Law firm issues grid code warning -- Network operator criticised

New rules for wind turbine operators and other generators wanting to connect to the German high and extra high voltage network operated by E.ON Netz are "in many places imprecise or phrased to favour E.ON Netz," warns law firm Gassner, Groth, Siederer & Coll (GGS), which specialises in energy policy matters.

E.ON Netz published its new connection rules, dated April 2006, in June, saying they apply to all new connections from the start of July. Existing connections are not out of the line of fire, however, since "provision is made for a transitional period for existing grid connections." The period of grace is not defined.

Moreover, E.ON Netz has introduced a set of basic technical connection requirements and a set of "additional requirements" that "must be fulfilled at the request of E.ON Netz in order to ensure reliable system operation above and beyond the basic requirements." The additional requirements will be contractually agreed between E.ON Netz and the operator of the generator plant. GGS says this two-tier system means it is not clear from the start what requirements plant must fulfil.

Black start capability

E.ON Netz also demands that all generating wind power plant be able to start-up from scratch, with no support from the grid. "The possibility for black start capability must be realised by the operator of the generating plant as an additional requirement if this is required by E.ON Netz," states the new code. But GGS points out that not all plant has black start capability.

GGS is also concerned about the company's stipulation that "as an additional requirement, participation in generation management may be necessary in order to ensure reliable operation and to protect equipment from damage." In other words, at the request of the network operator, generating plant must constrain or increase its output. Such generation management adds to an operator's risk, making project financing more difficult, says the law firm. It also notes that under Germany's renewable energy law, a load management agreement between generators and grid operators should be optional. E.ON Netz appears to be suggesting that in circumstances it deems appropriate such a agreement would be compulsory for grid connection. In response, GGS is advising wind operators signing a generation management agreement to take precautionary steps. They should officially demand that E.ON Netz fulfils its legal obligation to expand the network without delay to accommodate all renewable power, recommends GCS.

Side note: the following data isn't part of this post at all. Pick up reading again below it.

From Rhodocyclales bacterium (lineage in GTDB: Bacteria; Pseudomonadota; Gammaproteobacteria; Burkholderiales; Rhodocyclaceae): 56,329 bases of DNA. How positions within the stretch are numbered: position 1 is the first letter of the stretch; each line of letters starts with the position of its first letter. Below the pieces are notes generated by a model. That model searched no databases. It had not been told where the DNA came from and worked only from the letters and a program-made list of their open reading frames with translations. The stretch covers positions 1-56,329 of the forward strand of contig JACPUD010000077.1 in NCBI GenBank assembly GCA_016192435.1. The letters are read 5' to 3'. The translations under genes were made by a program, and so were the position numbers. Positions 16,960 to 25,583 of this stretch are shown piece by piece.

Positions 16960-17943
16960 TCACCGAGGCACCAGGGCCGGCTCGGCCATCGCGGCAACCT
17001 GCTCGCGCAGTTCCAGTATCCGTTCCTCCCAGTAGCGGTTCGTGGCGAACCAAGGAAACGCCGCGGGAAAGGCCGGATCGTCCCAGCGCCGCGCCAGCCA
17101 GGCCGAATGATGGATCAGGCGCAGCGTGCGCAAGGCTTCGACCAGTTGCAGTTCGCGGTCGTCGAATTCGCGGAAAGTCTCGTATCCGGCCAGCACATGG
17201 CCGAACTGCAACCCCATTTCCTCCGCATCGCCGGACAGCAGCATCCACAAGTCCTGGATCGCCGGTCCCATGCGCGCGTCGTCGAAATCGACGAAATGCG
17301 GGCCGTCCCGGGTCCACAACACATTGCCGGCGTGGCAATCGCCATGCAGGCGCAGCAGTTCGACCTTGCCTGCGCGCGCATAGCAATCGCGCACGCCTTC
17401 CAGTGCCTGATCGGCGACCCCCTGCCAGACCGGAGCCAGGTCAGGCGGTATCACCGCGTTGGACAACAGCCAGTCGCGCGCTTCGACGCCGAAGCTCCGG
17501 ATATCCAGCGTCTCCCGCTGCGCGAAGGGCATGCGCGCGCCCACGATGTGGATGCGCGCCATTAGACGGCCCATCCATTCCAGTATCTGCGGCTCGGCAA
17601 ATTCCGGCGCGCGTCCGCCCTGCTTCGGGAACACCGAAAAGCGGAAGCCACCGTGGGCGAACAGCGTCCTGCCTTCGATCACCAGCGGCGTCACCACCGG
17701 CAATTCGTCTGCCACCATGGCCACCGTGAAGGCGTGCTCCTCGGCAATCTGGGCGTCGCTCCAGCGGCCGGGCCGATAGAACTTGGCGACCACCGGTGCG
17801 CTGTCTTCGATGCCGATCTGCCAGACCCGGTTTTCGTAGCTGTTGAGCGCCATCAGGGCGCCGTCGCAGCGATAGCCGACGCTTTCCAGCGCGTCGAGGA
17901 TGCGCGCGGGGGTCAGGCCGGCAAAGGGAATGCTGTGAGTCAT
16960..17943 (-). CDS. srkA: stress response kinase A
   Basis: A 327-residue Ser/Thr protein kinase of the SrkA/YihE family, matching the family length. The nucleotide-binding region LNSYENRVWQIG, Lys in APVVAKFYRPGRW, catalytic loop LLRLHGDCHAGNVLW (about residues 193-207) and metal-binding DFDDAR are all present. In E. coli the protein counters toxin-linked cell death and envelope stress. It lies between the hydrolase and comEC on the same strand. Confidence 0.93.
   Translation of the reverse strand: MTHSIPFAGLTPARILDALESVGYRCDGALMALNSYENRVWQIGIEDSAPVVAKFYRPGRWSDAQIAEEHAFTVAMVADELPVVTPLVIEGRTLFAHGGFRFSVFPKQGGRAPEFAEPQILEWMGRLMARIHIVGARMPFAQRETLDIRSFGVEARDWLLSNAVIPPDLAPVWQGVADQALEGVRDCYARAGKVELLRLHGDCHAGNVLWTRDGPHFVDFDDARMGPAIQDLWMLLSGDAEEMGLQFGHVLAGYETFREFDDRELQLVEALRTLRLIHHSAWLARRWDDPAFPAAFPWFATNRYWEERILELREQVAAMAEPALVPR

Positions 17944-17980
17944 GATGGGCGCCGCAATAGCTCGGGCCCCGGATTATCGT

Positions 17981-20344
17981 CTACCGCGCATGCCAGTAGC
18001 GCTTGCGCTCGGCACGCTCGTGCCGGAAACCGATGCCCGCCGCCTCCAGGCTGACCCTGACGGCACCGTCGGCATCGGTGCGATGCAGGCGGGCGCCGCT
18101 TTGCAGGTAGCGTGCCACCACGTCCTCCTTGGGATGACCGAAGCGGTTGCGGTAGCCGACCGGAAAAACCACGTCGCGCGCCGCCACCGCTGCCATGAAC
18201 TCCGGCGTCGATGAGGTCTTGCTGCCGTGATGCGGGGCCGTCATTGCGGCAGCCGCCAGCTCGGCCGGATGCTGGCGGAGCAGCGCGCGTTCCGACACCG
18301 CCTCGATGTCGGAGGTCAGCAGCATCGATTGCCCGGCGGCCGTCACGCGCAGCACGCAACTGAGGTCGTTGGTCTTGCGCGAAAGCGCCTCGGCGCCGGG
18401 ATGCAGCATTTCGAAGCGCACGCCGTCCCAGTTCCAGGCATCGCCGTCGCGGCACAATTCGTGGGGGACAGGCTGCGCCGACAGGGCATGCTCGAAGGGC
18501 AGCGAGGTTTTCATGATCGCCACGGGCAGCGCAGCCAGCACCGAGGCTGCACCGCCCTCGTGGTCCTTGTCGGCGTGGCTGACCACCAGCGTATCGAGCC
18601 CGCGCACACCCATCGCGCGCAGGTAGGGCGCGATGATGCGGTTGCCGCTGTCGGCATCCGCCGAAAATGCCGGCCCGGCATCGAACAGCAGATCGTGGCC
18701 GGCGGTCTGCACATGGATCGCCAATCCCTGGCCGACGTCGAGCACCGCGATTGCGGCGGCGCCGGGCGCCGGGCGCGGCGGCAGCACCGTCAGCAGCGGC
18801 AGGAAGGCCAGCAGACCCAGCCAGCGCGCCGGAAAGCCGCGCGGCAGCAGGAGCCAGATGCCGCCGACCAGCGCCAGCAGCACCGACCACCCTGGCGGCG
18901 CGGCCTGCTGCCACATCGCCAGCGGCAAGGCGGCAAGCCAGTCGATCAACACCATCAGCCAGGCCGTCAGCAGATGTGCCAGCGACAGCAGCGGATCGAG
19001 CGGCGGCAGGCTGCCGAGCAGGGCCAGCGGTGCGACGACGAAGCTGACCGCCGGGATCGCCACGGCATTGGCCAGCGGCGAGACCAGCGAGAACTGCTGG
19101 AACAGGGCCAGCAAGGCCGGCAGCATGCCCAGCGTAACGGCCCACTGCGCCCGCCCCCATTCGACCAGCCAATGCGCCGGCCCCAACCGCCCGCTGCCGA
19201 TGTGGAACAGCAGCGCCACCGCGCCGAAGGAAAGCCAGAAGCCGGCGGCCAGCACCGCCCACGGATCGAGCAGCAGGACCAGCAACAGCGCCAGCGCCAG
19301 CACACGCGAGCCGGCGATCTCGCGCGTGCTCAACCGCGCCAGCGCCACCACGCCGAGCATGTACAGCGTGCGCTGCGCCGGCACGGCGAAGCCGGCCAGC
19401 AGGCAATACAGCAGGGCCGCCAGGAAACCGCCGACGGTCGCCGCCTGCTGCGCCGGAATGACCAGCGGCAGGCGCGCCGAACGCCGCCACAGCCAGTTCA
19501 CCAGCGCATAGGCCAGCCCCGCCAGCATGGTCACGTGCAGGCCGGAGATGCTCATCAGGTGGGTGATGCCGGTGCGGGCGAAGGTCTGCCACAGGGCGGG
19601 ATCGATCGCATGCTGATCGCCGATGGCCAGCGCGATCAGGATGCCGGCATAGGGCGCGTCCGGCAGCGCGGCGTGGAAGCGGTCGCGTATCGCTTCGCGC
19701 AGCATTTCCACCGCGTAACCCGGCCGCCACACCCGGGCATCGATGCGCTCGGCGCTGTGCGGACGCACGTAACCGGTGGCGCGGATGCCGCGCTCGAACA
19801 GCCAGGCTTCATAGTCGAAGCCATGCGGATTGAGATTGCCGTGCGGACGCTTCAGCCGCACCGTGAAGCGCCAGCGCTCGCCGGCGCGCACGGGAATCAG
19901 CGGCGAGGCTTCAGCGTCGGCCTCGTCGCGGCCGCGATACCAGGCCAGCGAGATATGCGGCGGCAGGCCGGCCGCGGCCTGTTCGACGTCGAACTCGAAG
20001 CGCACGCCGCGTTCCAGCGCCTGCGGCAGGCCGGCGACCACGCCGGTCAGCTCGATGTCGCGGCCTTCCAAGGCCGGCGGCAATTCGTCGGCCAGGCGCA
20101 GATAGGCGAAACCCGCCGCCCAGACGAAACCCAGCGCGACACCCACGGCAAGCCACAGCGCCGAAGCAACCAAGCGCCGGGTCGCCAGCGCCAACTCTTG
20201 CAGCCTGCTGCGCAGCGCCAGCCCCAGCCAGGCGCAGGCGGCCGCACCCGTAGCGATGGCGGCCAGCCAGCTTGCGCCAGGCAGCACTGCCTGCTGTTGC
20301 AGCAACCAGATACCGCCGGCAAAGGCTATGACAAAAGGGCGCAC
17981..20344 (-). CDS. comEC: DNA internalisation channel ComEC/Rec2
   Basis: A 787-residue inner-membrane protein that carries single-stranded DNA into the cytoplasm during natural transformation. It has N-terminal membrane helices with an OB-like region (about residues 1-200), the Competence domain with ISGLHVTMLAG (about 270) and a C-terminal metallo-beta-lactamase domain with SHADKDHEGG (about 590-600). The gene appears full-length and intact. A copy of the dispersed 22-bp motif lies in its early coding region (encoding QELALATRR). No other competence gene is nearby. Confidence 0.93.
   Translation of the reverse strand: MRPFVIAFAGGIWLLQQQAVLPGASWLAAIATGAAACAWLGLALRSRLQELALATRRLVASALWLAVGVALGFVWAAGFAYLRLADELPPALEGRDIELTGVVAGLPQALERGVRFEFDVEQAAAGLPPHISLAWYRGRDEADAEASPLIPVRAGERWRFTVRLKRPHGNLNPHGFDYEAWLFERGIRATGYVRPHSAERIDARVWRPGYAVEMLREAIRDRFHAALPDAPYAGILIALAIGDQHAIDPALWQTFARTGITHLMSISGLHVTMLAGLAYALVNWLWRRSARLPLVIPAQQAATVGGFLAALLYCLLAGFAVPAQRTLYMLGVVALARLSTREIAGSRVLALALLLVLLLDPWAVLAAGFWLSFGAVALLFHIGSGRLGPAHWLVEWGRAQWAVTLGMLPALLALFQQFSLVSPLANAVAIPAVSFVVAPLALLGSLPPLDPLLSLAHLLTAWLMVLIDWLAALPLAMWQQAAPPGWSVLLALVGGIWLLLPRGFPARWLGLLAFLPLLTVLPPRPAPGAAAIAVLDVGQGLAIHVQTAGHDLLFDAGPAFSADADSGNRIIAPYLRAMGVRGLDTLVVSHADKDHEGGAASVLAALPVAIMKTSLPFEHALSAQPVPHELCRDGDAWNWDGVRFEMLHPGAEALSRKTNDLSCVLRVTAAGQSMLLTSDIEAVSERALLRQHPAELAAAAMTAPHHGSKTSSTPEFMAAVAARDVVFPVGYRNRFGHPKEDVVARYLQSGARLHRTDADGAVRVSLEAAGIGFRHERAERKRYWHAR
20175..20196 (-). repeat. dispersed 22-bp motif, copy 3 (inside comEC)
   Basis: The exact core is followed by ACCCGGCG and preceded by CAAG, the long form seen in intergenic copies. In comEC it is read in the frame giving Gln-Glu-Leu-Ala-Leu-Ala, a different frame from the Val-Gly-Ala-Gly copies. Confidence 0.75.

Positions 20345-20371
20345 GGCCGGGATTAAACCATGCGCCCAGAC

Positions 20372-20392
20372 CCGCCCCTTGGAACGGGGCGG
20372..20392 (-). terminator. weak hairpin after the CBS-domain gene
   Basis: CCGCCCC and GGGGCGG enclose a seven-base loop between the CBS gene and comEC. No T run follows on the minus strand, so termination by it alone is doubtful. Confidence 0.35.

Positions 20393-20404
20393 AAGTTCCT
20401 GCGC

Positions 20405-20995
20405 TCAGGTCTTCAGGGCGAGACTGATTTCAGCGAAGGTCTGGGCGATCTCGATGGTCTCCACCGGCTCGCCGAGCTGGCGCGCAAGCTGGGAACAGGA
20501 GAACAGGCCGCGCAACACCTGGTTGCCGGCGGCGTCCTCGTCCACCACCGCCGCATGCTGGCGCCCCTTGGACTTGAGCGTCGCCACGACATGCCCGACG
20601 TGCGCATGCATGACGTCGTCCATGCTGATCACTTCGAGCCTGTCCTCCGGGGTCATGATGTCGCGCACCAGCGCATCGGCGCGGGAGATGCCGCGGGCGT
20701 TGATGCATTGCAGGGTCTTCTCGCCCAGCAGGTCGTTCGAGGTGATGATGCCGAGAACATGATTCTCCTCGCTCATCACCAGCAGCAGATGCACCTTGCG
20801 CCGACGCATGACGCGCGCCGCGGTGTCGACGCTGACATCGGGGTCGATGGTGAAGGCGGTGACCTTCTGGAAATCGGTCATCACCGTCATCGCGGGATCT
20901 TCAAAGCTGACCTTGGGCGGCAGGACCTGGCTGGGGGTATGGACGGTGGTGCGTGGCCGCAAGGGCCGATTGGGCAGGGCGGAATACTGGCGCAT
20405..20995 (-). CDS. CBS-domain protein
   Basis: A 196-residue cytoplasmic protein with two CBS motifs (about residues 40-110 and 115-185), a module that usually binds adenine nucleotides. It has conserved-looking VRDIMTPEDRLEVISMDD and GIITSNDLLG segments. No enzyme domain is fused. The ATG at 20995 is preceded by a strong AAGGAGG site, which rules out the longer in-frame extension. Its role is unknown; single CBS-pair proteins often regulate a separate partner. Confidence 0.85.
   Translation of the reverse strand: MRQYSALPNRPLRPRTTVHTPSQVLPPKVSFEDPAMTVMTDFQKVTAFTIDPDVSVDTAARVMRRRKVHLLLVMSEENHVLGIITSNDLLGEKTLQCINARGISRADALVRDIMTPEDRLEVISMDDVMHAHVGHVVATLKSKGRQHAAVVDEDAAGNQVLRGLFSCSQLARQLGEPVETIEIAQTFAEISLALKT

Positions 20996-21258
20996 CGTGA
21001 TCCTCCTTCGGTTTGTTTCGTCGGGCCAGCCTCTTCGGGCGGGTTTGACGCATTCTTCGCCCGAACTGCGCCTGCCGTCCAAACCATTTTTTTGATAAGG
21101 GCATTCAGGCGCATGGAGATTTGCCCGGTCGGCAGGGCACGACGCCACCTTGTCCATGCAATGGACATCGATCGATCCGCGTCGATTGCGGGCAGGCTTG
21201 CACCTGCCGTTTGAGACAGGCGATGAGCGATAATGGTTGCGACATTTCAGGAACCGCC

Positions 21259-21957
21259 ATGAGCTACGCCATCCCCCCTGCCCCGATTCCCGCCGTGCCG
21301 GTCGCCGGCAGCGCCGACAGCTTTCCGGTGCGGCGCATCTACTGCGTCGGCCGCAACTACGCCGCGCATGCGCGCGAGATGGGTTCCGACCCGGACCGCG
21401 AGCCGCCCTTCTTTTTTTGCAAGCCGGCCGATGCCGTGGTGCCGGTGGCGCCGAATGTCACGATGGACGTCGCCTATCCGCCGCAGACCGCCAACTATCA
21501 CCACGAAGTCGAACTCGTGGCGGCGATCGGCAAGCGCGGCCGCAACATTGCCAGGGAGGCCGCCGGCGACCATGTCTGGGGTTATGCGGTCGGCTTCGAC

The law firm further points out that by defining connection points, E.ON Netz is contravening the renewable energy law, which stipulates that the technically and economically most favourable connection point should be chosen. Conflict over the law is on the cards, GGS concludes.

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